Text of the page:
“It takes two million individual blossoms to produce a pound of honey,” explains Zac Browning, owner of Browning’s Honey Company in Jamestown, North Dakota. On a June morning, his hives are humming. The little sacs on the bees’ hind legs are bright yellow with pollen from dandelion, clover, and other wild plants blooming around the apiary.
In early summer, North Dakota’s grasslands are full of wildflowers. As Clint Otto, research ecologist with the U.S. Geological Survey’s Northern Prairie Wildlife Research Center, says, this is when “the magic happens on the landscape and there’s nectar all over the place.”
But even in North Dakota, which Browning calls “the last best place in North America to keep honeybees,” wildflowers and other native plants are increasingly hemmed in by agricultural and other development. Less than 10 percent of North Dakota’s native grassland prairie remains, and in the past decade alone, North Dakota has lost well over 100,000 acres of grasslands to crops, predominantly corn and soybeans.
“There’s a direct relationship between honey per hive produced in North Dakota and the amount of grassland in relation to acres converted to row crops,” says Otto. This means “a lot of herbicide and very little opportunity for habitat,” he explains.
This change in the landscape, along with ongoing challenges to honeybee health, from parasites, disease, and pesticides, is a prime culprit in declining domestic honey production. And it helps explain why nearly all the organic honey in the U.S. now comes from Brazil, India, and Mexico.
According to the National Honey Board, only about one-quarter to one-third of all honey consumed in the U.S. is made here. The U.S. also now produces only about two-thirds of the honey that it did in the early 1990s. At the same time, demand has increased, with per person consumption nearly doubling since then. To make up the difference, annual imports have more than tripled since the early ‘90s, according to the U.S. Department of Agriculture (USDA). And in the past 10 years, U.S. beekeepers have been losing an estimated annual average of 30 to 45 percent of their hives to bee death, a rate that entomologists and beekeepers find alarming.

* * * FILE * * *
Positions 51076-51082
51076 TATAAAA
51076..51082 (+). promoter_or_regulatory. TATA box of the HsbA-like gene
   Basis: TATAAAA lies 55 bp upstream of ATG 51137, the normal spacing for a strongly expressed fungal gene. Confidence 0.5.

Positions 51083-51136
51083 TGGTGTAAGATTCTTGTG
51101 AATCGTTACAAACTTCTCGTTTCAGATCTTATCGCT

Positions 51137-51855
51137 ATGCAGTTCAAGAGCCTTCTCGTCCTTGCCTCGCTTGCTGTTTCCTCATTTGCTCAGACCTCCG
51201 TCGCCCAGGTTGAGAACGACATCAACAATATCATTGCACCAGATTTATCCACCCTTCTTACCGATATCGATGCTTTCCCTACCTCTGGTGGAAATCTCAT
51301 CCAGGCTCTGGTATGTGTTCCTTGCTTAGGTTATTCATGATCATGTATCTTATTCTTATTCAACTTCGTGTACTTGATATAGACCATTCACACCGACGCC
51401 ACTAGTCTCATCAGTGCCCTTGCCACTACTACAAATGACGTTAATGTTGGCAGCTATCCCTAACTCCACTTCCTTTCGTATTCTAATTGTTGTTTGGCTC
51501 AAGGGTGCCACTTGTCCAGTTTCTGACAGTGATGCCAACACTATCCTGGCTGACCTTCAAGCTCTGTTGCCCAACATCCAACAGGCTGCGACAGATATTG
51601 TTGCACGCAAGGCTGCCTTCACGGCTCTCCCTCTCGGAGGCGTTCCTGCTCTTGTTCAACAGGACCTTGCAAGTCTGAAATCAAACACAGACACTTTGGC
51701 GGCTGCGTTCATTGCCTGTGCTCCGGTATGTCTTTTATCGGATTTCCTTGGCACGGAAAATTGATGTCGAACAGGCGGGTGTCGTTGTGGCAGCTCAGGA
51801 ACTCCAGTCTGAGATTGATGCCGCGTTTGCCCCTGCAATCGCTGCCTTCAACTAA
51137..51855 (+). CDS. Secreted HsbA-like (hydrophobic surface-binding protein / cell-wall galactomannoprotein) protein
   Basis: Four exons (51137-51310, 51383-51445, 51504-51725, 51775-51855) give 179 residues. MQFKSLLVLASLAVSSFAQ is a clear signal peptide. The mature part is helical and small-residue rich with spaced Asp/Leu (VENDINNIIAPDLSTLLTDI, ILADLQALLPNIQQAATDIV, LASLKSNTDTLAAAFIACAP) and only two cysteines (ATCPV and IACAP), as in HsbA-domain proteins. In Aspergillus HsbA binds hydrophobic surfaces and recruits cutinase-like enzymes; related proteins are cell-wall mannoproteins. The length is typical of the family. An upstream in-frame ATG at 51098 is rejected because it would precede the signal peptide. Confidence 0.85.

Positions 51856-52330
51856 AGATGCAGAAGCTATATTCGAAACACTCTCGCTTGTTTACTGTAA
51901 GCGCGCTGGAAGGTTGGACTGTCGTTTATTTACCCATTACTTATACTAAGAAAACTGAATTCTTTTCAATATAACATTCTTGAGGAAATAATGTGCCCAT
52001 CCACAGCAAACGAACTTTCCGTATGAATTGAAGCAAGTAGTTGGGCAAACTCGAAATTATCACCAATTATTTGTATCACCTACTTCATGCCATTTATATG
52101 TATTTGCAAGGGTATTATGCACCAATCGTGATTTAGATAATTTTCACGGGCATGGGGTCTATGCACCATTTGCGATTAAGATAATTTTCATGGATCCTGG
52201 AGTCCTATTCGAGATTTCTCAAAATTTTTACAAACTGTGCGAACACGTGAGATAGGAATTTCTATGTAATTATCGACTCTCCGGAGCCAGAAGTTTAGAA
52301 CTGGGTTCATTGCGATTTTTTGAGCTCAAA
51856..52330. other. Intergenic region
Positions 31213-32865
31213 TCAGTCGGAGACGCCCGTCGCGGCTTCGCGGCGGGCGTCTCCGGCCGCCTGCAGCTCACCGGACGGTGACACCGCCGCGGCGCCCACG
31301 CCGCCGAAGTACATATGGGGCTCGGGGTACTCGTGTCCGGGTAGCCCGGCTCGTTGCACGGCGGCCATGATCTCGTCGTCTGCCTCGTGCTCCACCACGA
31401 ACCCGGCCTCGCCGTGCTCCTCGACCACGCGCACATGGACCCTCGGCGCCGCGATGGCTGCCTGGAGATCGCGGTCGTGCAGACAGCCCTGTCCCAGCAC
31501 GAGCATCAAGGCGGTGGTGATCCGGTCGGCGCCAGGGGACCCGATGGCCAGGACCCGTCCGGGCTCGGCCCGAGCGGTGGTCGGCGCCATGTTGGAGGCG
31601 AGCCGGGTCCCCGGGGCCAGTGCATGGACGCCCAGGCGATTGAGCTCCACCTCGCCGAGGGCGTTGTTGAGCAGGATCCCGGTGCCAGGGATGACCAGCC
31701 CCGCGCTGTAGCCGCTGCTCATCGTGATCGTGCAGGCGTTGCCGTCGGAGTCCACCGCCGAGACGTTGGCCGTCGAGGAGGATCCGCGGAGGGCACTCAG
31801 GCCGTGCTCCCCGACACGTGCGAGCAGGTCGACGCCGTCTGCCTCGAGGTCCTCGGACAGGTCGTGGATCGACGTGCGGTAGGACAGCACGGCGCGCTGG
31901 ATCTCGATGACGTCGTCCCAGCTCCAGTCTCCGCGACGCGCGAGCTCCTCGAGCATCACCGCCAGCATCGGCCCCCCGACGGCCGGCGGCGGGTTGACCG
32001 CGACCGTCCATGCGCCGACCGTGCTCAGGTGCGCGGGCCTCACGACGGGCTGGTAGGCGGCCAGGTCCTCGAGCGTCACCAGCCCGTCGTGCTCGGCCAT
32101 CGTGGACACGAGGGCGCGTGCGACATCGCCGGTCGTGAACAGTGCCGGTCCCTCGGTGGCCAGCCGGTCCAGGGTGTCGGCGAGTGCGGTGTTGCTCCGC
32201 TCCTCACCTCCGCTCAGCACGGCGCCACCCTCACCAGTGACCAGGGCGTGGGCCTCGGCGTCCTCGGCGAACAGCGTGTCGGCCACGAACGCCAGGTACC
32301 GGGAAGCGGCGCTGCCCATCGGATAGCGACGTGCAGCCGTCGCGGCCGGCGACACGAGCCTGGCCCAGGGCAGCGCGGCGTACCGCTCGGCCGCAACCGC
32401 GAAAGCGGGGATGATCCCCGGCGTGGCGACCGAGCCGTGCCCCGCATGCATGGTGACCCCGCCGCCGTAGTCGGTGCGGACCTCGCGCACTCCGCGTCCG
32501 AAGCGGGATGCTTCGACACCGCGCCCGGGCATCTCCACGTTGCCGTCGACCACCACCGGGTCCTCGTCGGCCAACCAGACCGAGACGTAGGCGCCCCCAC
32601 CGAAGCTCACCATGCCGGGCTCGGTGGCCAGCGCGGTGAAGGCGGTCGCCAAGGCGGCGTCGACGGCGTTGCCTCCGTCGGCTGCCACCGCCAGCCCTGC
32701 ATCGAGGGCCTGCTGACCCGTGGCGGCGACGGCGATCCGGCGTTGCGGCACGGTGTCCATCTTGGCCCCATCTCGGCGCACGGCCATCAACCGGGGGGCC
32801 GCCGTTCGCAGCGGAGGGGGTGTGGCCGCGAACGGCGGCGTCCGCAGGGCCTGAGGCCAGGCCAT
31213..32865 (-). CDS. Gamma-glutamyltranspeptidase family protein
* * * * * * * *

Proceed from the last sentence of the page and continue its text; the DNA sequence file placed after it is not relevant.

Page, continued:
So between declines in bee numbers and pesticide-free plants, with the exception of a few honey brands from Hawaii (where the industry has been hard hit by pests in recent years), there’s almost no honey sold commercially that’s entirely domestically produced and certified organic.
Currently, to be certified organic, honey must meet the general USDA organic standards. But there aren’t yet requirements specific to honey. USDA does have recommended guidelines, but an actual organic standard for honey has been in the works since 2001. The most recent version of those recommendations is dated 2010 and suggests a 2-mile radius for organic forage, but many beekeepers suggest a larger area should be pesticide-free. According to a USDA spokesperson, the agency doesn’t yet know when that standard will be finalized.
Now, some beekeepers even question whether consumers looking for high quality honey should even be seeking out the honey that is typically sold as organic in the U.S.
Challenges for Beekeepers
In North Dakota, more row crops means less prairie. On their own, these grasslands can support as many as a hundred or more different plant species in a single acre. But more herbicide use means fewer wild blooming plants of the kind that bees use for food. It also means that bees may be bringing pesticide contaminants back to the hive as row crops (corn, soy, wheat) are typically treated with both herbicides and insecticides.
The combination means less available food for bees plus the potential stress of pesticide exposure. Both take a toll on bee health and honey production. And what’s happening in North Dakota—which produces more honey than any other U.S state—mirrors what’s been going on nationwide. It also compounds the challenges for producing organic honey.